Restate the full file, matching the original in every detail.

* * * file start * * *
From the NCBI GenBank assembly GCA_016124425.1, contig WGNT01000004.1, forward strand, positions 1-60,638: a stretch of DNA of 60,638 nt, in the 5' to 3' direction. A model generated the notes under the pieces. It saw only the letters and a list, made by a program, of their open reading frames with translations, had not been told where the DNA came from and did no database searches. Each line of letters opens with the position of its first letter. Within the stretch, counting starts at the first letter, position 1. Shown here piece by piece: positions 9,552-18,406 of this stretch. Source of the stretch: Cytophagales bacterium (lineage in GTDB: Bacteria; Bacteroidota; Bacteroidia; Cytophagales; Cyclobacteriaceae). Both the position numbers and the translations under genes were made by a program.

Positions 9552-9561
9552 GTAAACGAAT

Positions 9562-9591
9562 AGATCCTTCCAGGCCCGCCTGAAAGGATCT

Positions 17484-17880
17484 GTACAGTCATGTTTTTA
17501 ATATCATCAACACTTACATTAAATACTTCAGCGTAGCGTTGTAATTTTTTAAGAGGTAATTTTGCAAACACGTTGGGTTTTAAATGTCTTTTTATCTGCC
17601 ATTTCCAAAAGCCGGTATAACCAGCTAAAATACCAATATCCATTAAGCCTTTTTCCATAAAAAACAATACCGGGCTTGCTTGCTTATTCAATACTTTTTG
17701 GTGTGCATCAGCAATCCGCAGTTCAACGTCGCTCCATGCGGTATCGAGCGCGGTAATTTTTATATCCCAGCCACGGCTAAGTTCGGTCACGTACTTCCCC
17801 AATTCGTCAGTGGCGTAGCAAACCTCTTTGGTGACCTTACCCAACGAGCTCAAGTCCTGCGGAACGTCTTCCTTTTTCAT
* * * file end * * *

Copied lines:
From the NCBI GenBank assembly GCA_016124425.1, contig WGNT01000004.1, forward strand, positions 1-60,638: a stretch of DNA of 60,638 nt, in the 5' to 3' direction. A model generated the notes under the pieces. It saw only the letters and a list, made by a program, of their open reading frames with translations, had not been told where the DNA came from and did no database searches. Each line of letters opens with the position of its first letter. Within the stretch, counting starts at the first letter, position 1. Shown here piece by piece: positions 9,552-18,406 of this stretch. Source of the stretch: Cytophagales bacterium (lineage in GTDB: Bacteria; Bacteroidota; Bacteroidia; Cytophagales; Cyclobacteriaceae). Both the position numbers and the translations under genes were made by a program.

Positions 9552-9561
9552 GTAAACGAAT

Positions 9562-9591
9562 AGATCCTTCCAGGCCCGCCTGAAAGGATCT

Positions 17484-17880
17484 GTACAGTCATGTTTTTA
17501 ATATCATCAACACTTACATTAAATACTTCAGCGTAGCGTTGTAATTTTTTAAGAGGTAATTTTGCAAACACGTTGGGTTTTAAATGTCTTTTTATCTGCC
17601 ATTTCCAAAAGCCGGTATAACCAGCTAAAATACCAATATCCATTAAGCCTTTTTCCATAAAAAACAATACCGGGCTTGCTTGCTTATTCAATACTTTTTG
17701 GTGTGCATCAGCAATCCGCAGTTCAACGTCGCTCCATGCGGTATCGAGCGCGGTAATTTTTATATCCCAGCCACGGCTAAGTTCGGTCACGTACTTCCCC
17801 AATTCGTCAGTGGCGTAGCAAACCTCTTTGGTGACCTTACCCAACGAGCTCAAGTCCTGCGGAACGTCTTCCTTTTTCAT